How to do it: Basically, you want to heat a grill or your broiler to a “Hi” heat. Cut your fruit in half and leave in large pieces. If you’re using something like a peach or apple, remove the pit or seeds. Once your grill is nice and hot, place the fruit on the grill. Don’t touch it! Let it sear for at least 5 minutes. This will help the fruit caramelize, bringing out the natural sugars. It will also help release the fruit, making it easier to flip. After 5 minutes or so, flip the fruit and grill another 3-5 minutes on the second side.
To broil: The only difference between broiling and grilling is where your flame is. For grilling, the flame is below. For broiling, it’s above. You can broil a large quantity of fruit in your oven. Simply spread the fruit onto a baking sheet, leaving the cut side facing up. Broil 5 minutes, flip, and finish another 5 minutes.
Frozen…and even Canned
Skill Level: Beginner Taste Level: Curious Seedling – Confident Brussel Sprout
Use on: Frozen berries, mango, banana, peaches, and pineapple
How to do it: When fresh fruit isn’t at its peak, try frozen instead. Frozen fruit is packed during the height of the season, when fruit is at its ripest, so it can provide high-quality sweetness at a reasonable price. Some organic fruits like wild blueberries or organic peaches are cheaper frozen. In fact, many chefs prefer the consistency that frozen fruits provide, especially in baking recipes.
Skill Level: Beginner Taste Level: Curious Seedling – Confident Brussel Sprout
Use on: Anything! Oranges, apples, mangos, blueberries, pineapple, watermelon…whatever looks delicious!
How to do it: There aren’t many “rules” when it comes to eating fresh fruit. Generally, it’s best to follow what is in season…strawberries in January usually aren’t as flavorful as they are in May. However, with year-round indoor farming catching ground and international shipping that brings us incredible plums from Argentina, even this guideline isn’t steadfast.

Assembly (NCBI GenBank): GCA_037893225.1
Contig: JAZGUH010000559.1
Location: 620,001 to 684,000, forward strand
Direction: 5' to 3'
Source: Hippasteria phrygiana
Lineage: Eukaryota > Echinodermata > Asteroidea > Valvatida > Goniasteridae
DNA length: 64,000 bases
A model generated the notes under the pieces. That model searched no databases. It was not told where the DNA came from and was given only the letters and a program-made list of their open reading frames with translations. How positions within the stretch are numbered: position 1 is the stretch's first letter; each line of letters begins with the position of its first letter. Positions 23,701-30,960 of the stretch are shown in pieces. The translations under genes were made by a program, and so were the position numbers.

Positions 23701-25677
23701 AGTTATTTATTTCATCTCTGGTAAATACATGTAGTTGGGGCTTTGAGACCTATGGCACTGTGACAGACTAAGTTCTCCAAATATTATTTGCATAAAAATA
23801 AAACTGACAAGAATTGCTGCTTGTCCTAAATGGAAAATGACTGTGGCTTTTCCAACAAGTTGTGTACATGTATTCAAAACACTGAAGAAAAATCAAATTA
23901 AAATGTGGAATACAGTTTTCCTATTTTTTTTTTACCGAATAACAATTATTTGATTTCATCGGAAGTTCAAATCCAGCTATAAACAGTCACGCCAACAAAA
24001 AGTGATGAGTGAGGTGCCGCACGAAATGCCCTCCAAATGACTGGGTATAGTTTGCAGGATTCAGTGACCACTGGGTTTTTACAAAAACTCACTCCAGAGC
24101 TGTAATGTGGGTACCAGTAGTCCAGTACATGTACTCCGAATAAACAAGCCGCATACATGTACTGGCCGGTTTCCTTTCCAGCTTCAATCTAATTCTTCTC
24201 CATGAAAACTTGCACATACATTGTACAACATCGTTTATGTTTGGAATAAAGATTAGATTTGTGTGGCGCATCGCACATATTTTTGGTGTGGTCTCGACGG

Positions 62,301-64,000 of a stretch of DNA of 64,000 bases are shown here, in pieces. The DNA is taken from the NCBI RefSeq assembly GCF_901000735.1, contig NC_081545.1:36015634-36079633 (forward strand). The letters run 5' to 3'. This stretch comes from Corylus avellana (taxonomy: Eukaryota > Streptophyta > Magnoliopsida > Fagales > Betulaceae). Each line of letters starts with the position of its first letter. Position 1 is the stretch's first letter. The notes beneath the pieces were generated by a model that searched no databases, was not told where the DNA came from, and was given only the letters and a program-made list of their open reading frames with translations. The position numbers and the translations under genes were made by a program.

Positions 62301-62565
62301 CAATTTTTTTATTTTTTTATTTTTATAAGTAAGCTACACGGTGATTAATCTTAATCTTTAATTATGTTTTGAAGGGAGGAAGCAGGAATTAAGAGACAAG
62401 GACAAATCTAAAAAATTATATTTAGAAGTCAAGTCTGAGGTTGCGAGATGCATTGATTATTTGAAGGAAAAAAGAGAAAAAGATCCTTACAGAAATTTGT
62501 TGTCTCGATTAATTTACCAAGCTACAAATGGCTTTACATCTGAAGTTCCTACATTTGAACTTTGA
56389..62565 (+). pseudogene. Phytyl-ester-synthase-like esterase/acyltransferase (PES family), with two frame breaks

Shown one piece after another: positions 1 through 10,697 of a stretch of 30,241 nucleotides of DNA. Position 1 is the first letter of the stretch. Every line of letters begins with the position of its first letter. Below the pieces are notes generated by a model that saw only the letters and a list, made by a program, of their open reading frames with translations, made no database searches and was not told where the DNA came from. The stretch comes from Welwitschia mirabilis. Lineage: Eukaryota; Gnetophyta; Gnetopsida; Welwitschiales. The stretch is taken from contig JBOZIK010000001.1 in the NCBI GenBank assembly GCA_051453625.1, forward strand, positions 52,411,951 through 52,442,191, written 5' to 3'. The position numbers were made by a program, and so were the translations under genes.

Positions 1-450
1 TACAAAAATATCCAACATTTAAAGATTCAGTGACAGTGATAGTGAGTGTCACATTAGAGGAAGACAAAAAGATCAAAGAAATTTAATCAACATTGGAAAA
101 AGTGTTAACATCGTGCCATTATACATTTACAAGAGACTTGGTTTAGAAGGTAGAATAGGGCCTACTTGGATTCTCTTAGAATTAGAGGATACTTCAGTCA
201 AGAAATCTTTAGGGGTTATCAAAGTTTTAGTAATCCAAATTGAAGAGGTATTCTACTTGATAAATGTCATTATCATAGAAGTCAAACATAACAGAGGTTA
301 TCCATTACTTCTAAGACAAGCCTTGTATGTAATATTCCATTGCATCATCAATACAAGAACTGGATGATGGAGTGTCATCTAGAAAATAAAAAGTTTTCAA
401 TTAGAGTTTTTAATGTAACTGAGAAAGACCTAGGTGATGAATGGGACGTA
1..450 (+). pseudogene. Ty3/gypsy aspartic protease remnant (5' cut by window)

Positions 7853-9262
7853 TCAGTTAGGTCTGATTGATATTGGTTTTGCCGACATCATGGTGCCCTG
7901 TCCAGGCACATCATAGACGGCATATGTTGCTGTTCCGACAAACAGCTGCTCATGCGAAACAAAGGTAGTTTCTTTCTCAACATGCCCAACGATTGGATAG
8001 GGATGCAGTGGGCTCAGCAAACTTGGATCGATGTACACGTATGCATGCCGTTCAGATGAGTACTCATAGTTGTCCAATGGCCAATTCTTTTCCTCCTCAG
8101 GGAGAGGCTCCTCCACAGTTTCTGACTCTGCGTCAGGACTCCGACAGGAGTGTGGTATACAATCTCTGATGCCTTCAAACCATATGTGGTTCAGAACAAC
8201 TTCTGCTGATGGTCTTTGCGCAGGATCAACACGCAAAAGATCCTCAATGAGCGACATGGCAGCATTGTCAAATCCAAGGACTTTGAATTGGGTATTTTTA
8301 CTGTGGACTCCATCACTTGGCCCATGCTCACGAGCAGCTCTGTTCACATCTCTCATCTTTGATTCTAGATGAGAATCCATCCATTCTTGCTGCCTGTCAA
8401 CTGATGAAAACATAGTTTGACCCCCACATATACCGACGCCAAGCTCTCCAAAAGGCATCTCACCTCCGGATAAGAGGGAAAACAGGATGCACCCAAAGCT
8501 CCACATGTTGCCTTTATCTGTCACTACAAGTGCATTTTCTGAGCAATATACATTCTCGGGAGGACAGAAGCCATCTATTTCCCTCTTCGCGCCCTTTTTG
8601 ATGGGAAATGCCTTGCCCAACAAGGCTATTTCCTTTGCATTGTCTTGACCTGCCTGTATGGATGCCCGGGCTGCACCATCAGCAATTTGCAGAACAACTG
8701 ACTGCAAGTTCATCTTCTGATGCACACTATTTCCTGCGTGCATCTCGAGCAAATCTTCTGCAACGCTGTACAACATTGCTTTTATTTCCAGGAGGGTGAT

Two tips on picking the best fruit:
1) Smell it — If you can close your eyes and identify the fruit (or at least smell sweetness), you’re off to a good start
2) Weigh it — Heavier fruit is generally juicier, riper, and more delicious. You can just hold it in your hands to give it the “weight test”. If the fruit feels heavier than it looks, you’re good to go.
To make the Ultimate: Ever had an apple tasting? Why not try this at your next dinner party? Rather than a cheese tasting or wine tasting, choose 4-5 different varieties of apples from the market. Slice them up, then lead a “tasting” where your guests rate the apples on color, sweetness/tartness, crispness, and overall flavor.
Or make tropical fruit skewers with some unique fruits like papaya, guava, and lychee? This is a fun way to bring some playfulness to dessert.
For kids: Try the “color challenge”. Next time the kids join you for grocery shopping, give them to the goal to choose “2 red, 1 purple, and 1 orange” fruits. They might come back with red apples, purple grapes, and orange grapefruit…or something totally different! They’ll love playing a game AND getting to have a choice in what groceries come home.
Healthy Fruit Nutrition:
Can you eat Too Much?
Nutrition Powerhouse Truths: Fruit is naturally a good source of Vitamin C, Potassium, Folate, and Dietary Fiber. These nutrients help fight colds, protect you from heart disease, lower blood cholesterol, help your skin heal from cuts, improve red blood cell function, and generally keep you moving and grooving for years to come.
Too Much Fruit: Is it possible to eat too much fruit? Despite the fact that most of us aren’t getting enough fresh fruit in our diets, this is one of the most common concerns. Often we’re worried about “too much sugar” or “fructose toxicity”. However, research has shown that eating even 20 servings of fruit a day was safe, even lowering cholesterol. This article on the Forks Over Knives blog lays it all out: Is it Possible to Eat Too Much Fruit?
Check out my Fruit Videos on YouTube:
Easy and Creative Fruit Recipes:
Here are some healthy, plant-based recipes to inspire you to Eat Your Fruit:
References and More Reading:
Why is it Important to Eat Fruit, Choosemyplate.gov : https://www.choosemyplate.gov/fruits-nutrients-health
Fruit and vegetable consumption among adults–United States, 2005.
Centers for Disease Control and Prevention (CDC): https://www.ncbi.nlm.nih.gov/pubmed/17363889
Is It Possible to Eat Too Much Fruit? BY NAOMI IMATOME-YUN, Forks Over Knives blog: https://www.forksoverknives.com/is-it-possible-to-eat-too-much-fruit/